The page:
TRADE OF THE MONTH

How to make sure in­vestors don’t get the short end of the stick and end up with worth­less war­rants

Financial Mail - Investors Monthly - - Contents - Robert Laing

Novice in­vestors of­ten think it so­phis­ti­cated to say: “I’m go­ing short on that stock.” Most would be stumped if you de­manded de­tails. Some may re­cite the How to Sell Stock Short for Dum­mies fourstep pro­gramme: step one, bor­row a given num­ber of the stock from your bro­ker; step two, sell the stocks and pocket the pro­ceeds; step three, wait for the price of the given stock to fall so you can re­pur­chase them with part of the orig­i­nal pro­ceeds; step four, re­turn the bor­rowed stocks and pocket the profit.

The first snag is, good luck find­ing a bro­ker will­ing to loan you stock to short if you are a re­tail in­vestor — which is for­tu­nate con­sid­er­ing the dis­as­ter lurk­ing at step three for in­vestors with­out deep pock­ets when the price of the shorted stock rises in­stead of falls.

When bro­kers loan stock to their clients to short, it is on con­di­tion they keep enough cash in their broking ac­count to cover re­pur­chas­ing the bor­rowed shares. If the shorted stock’s price goes up in­stead of down, more cash has to be added to the ac­count to cover re­pur­chas­ing the bor­rowed shares at the now higher price.

Once a short seller runs out of re­sources to cover the ris­ing price of their shorted stock in the hope it will even­tu­ally fall as ex­pected, it’s game over — with cat­a­strophic losses.

A safer way to bet a share price will fall in the com­ing months is to se­lect from the range of war­rants that trade on the JSE.

Th­ese are avail­able via most re­tail stock­broking ac­counts, and a big ad­van­tage of short­ing by buy­ing “put” war­rants in­stead of bor­row­ing shares is your po­ten­tial loss is capped at your ini­tial in­vest­ment.

Stan­dard Bank is the main is­suer of war­rants in the lo­cal mar­ket, and a full list of the range avail­able is at its web­site www.war­rants.stan­dard­bank.co.za.

Of the 100 or so war­rants Stan­dard Bank has trad­ing on the JSE, only about a third are “puts”, mak­ing the range of com­pa­nies re­tail in­vestors can short fairly lim­ited.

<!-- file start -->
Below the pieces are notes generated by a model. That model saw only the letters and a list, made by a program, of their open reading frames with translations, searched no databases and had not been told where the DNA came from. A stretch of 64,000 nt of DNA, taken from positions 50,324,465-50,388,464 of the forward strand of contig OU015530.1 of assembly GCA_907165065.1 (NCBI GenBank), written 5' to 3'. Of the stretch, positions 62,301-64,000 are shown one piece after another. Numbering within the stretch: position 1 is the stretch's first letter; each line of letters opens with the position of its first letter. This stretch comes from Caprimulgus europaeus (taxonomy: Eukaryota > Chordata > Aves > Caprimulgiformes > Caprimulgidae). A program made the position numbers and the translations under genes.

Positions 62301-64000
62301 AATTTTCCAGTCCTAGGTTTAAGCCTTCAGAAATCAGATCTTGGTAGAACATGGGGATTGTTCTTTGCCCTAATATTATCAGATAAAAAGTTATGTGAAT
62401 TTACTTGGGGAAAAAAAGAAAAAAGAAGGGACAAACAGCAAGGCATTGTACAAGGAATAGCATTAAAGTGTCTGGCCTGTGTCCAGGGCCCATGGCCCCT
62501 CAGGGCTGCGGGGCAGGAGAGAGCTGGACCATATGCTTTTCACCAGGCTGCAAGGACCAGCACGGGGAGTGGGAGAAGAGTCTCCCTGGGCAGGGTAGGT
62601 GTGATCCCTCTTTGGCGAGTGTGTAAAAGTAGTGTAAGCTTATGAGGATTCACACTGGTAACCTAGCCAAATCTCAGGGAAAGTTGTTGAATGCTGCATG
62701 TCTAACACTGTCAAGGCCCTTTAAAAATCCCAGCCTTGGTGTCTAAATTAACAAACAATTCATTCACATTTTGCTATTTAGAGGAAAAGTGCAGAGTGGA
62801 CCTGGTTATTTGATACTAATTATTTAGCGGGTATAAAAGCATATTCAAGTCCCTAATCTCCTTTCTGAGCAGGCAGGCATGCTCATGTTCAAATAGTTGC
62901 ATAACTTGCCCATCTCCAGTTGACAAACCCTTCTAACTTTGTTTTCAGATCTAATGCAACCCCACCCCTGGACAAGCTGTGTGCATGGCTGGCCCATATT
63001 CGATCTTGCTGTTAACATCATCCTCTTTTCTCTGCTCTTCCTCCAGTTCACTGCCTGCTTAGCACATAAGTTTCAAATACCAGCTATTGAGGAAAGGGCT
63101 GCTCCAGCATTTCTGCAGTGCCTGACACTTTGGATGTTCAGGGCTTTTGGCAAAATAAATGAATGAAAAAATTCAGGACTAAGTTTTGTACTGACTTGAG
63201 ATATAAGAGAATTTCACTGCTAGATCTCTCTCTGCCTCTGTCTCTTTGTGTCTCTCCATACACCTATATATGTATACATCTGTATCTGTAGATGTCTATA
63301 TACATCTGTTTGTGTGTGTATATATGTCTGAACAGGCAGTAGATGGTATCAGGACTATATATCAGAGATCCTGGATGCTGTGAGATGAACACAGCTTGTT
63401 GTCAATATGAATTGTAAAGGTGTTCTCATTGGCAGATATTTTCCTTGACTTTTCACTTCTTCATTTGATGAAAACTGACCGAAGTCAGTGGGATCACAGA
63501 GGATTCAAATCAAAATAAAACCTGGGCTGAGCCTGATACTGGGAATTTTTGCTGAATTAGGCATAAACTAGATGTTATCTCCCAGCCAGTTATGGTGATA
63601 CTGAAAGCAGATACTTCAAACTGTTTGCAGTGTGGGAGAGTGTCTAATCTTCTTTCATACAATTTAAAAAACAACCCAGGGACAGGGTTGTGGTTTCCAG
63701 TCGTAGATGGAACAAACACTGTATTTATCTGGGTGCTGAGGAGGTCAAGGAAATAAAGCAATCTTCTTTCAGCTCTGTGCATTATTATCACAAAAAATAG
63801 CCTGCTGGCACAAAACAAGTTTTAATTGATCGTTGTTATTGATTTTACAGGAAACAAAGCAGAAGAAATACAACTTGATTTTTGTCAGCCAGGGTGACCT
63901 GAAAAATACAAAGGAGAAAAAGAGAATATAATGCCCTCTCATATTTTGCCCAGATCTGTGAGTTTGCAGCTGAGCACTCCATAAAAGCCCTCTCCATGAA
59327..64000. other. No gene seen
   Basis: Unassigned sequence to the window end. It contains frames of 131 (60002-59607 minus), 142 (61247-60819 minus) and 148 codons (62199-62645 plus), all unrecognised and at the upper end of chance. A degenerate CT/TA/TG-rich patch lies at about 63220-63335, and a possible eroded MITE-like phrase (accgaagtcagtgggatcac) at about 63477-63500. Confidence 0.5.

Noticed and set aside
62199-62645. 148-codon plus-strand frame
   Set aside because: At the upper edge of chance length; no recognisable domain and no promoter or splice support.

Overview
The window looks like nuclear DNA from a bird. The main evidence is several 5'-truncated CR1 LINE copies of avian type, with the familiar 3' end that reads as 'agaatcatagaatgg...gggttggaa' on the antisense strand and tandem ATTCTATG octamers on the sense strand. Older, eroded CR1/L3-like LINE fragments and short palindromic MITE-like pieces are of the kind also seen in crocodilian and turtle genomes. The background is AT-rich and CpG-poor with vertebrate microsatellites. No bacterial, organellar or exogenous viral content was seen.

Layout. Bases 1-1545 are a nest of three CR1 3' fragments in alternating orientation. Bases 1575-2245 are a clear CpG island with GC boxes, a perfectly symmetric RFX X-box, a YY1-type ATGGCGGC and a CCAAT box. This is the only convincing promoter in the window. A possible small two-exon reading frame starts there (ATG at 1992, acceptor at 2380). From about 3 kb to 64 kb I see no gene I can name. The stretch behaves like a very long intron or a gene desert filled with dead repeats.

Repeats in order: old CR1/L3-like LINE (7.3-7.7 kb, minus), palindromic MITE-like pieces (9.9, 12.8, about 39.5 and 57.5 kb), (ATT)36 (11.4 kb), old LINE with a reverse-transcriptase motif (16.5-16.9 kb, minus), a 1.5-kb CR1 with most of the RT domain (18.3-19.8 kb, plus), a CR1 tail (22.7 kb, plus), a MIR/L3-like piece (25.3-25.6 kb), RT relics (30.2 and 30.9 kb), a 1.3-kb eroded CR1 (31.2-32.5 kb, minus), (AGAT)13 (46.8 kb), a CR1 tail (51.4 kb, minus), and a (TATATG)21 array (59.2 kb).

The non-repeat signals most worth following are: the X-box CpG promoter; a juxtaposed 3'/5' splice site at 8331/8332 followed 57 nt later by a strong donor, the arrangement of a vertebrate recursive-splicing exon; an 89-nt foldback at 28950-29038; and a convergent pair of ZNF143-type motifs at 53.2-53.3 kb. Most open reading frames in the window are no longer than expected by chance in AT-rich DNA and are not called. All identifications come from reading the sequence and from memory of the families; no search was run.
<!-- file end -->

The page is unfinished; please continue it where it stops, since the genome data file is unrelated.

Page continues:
For sake of il­lus­tra­tion, I have se­lected a put war­rant with code TRUSBP. Its long name is the cryp­tic “SB TRU 9500PP 40:1NOV18”.

Key in­for­ma­tion about war­rants, be­sides whether they are put or call, is their strike price and date.

In this ex­am­ple, the strike price is R95, and the strike date is Novem­ber 1 2018 for the put war­rant. The 40 trans­lates into one war­rant rep­re­sent­ing one­for­ti­eth of an op­tion re­quir­ing Stan­dard Bank to buy a Tru­worths share for R95 on Novem­ber 1 ir­re­spec­tive of what its price on the JSE is then.

What frac­tion of an op­tion the war­rant rep­re­sents is im­por­tant in valu­ing it. If Tru­worths’ share price has fallen to R80 on Novem­ber 1, the value of the R95 op­tion would be about R15, ig­nor­ing real world fric­tions like broking fees and taxes.

Since each war­rant is only one-for­ti­eth of an op­tion, their value would be about 37c each.

For the put war­rant to have any value on Novem­ber 1, Tru­worths’ share price would have to be lower than R95.

When Stan­dard Bank is­sued its TRUSBP war­rants, Tru­worths was trad­ing at about R100, at which time JSE pun­ters val­ued the war­rants at 29c.

At time of writ­ing, the put war­rant is “in the money” in that Tru­worths’ share price has fallen un­der R95 to about R83.

To keep with the cloth­ing re­tailer theme, I’ll use “SB TFG R190CA 60:1AUG18” with code TFGSBA as the ex­am­ple of go­ing long.

When th­ese were is­sued on March 14, TFG’s share price was R216.35 and the call war­rants traded at 68c, in­di­cat­ing pun­ters were ex­pect­ing it to be higher than R231 on the strike date on Au­gust 1.

TFG’s share price has sub­se­quently de­clined to below its R190 strike price to trade at about R187, and the call war­rant has fallen in tan­dem to about 19c.

A rea­son for buy­ing a call war­rant rather than a share you are op­ti­mistic about it­self is that it can am­plify your win­nings, es­pe­cially if you are a short-term in­vestor with only a few months’ hori­zon.

But if you buy the shares, at least you get to keep them if their price falls.

War­rants that have fallen to the wrong side of their strike price by the strike date, on the other hand, are worth­less.

A big ad­van­tage of short­ing by buy­ing ‘put’ war­rants in­stead of bor­row­ing shares is your po­ten­tial loss is capped at your ini­tial in­vest­ment When bro­kers loan stock to their clients to short, it is on con­di­tion they keep enough cash in their broking ac­count to cover re­pur­chas­ing the bor­rowed shares

Newspapers in English

Newspapers from South Africa

© PressReader. All rights reserved.